Aromatherapy has not been systematically studied in people with multiple sclerosis (MS). A small preliminary study of two people with MS reported that a treatment program of aromatherapy and massage led to improvement in mobility, dressing ability, and personal hygiene (1). Studies of olfaction in MS indicate that 10 to 20 percent of people with the disease have an impaired sense of smell.
Only a limited number of studies detail the effects of aromatherapy on any medical condition, and those that do exist are generally of low quality. Many of the therapeutic claims about aromatherapy are based on tradition, not on actual clinical research.
Symptoms of MS that have been investigated in some aromatherapy research are anxiety, depression, pain, and insomnia. For anxiety, studies of variable quality indicate that beneficial effects may be obtained with the use of lavender oil, Roman chamomile oil, and neroli (orange) oil. However, no large, well-designed clinical studies have examined this antianxiety effect. Preliminary information suggests that a lower dose of antidepressant medication may be needed by depressed men when the medication is used in combination with aromatherapy using a citrus fragrance. Lavender in bath water does not appear to relieve childbirth-associated pain. Positive and negative results have been obtained in other studies of aromatherapy and pain. Several fragrances, especially lavender, have been evaluated in sleep studies in animals and humans. Some positive results have been reported, but these studies are of variable quality.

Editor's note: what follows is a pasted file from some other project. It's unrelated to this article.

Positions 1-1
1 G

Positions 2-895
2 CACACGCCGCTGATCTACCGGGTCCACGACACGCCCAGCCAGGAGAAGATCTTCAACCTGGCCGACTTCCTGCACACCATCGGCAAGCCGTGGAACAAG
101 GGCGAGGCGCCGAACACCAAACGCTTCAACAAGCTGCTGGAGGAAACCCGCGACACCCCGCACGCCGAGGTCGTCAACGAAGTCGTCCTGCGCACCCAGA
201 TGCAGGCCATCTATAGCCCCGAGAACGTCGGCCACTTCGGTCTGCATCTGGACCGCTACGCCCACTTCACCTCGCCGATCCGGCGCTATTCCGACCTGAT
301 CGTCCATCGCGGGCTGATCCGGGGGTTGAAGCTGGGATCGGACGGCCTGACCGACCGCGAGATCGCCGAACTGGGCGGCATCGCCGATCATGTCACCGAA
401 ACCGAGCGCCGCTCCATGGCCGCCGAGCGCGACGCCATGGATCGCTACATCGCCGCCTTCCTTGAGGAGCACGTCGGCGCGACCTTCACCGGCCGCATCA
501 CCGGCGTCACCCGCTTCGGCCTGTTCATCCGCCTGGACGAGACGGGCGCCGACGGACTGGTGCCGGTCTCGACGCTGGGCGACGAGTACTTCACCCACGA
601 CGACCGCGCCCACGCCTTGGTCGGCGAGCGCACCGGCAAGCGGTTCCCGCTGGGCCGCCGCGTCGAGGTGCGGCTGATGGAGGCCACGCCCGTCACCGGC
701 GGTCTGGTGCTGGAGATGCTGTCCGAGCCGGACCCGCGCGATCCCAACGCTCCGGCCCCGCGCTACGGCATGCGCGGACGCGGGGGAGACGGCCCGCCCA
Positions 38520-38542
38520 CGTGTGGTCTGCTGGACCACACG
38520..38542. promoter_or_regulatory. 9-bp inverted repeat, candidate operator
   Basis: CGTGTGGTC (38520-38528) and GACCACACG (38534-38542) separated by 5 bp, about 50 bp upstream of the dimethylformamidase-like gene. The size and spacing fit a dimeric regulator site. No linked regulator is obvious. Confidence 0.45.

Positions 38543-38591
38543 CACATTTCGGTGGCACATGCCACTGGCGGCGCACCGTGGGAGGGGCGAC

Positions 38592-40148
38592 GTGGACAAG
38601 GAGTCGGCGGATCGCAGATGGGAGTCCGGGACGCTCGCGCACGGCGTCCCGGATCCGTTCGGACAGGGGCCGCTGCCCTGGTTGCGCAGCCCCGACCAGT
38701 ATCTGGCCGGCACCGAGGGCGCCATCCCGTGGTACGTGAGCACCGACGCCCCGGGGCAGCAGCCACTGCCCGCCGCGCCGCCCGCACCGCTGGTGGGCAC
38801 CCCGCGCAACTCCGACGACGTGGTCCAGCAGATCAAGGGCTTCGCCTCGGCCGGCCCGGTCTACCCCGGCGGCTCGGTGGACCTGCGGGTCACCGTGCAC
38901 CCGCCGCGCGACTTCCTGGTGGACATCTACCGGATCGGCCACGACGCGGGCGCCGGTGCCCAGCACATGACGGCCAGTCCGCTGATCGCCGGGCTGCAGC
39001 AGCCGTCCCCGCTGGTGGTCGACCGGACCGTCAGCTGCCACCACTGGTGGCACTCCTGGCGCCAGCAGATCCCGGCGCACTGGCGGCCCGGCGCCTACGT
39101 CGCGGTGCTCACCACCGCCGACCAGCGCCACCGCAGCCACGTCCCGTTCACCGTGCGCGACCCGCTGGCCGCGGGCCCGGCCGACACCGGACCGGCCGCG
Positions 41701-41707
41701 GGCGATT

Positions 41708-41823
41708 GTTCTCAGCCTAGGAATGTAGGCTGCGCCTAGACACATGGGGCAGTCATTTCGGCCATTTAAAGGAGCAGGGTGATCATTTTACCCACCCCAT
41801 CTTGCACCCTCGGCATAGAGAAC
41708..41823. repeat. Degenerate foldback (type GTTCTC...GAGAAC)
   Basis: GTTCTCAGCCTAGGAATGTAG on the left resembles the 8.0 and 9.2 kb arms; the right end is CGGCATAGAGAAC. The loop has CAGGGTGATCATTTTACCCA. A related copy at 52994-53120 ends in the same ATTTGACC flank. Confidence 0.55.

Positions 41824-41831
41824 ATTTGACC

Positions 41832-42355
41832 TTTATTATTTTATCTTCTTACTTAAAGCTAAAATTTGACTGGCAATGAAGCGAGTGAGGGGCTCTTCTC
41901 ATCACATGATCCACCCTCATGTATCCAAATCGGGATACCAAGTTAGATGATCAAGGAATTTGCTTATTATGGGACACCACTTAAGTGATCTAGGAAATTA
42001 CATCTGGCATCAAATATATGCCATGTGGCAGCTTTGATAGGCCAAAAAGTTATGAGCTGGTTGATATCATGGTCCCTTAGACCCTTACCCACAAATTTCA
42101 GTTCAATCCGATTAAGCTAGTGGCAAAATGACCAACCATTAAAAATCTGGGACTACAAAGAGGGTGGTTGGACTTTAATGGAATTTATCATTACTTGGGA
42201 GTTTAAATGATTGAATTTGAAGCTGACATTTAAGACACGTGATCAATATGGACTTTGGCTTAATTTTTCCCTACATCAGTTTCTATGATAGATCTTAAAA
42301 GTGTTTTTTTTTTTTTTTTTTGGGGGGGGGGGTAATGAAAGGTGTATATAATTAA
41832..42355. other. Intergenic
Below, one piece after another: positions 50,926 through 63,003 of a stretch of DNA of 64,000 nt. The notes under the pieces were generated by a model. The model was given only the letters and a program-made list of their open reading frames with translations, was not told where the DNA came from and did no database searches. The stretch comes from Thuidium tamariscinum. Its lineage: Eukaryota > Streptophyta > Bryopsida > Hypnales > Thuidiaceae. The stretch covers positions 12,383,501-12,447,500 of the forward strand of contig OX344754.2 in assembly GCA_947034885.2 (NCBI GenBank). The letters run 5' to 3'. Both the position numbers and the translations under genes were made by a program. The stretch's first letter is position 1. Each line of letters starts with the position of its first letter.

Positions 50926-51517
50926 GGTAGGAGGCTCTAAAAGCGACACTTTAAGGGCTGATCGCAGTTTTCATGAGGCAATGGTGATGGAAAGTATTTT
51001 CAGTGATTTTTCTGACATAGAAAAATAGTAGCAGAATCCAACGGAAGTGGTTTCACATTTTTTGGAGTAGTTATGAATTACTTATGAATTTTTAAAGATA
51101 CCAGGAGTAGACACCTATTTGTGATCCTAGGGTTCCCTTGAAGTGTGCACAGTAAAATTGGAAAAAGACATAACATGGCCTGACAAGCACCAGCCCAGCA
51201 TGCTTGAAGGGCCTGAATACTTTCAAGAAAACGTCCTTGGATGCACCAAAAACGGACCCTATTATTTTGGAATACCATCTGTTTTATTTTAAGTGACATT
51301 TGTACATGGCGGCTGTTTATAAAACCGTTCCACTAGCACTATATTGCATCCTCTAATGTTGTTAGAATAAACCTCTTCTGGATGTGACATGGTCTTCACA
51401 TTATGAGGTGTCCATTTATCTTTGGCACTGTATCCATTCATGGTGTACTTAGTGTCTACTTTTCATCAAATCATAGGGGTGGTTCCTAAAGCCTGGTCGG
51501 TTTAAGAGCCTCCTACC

Aromatherapy has been studied in a few other unrelated conditions. Small studies on older people with dementia have produced mixed results. Inhalation of black pepper extract may decrease the craving for cigarettes. People with a form of baldness called alopecia areata may benefit from scalp massage using a mixture of thyme, rosemary, lavender, and cedar-wood oils.
When aromatherapy is combined with massage, as is often the case, it may be difficult to distinguish the benefits of the oil from those of the massage. In limited studies, massage alone has been associated with several beneficial effects (see the "Massage" chapter).
One author of an extensive review of aromatherapy and neurologic diseases concluded: "Having spent the last decade and a half investigating the scientific basis of aromatherapy and having published more than 100 peer-reviewed articles in this area, the author does not believe that scientific literature supports or that the risk/benefit ratio justifies use of aromatherapy in neurologic conditions at present. This is a fluid position, and as more studies are performed delineating the efficacy of aromatherapy, the author expects to endorse and use aromatherapy as part of the therapeutic armamentarium" (2).
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